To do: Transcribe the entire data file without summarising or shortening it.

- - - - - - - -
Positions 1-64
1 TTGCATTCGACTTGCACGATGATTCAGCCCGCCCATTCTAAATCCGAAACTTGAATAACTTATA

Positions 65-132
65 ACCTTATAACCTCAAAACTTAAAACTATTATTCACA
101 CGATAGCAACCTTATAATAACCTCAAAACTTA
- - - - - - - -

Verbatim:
Positions 1-64
1 TTGCATTCGACTTGCACGATGATTCAGCCCGCCCATTCTAAATCCGAAACTTGAATAACTTATA

Positions 65-132
65 ACCTTATAACCTCAAAACTTAAAACTATTATTCACA
101 CGATAGCAACCTTATAATAACCTCAAAACTTA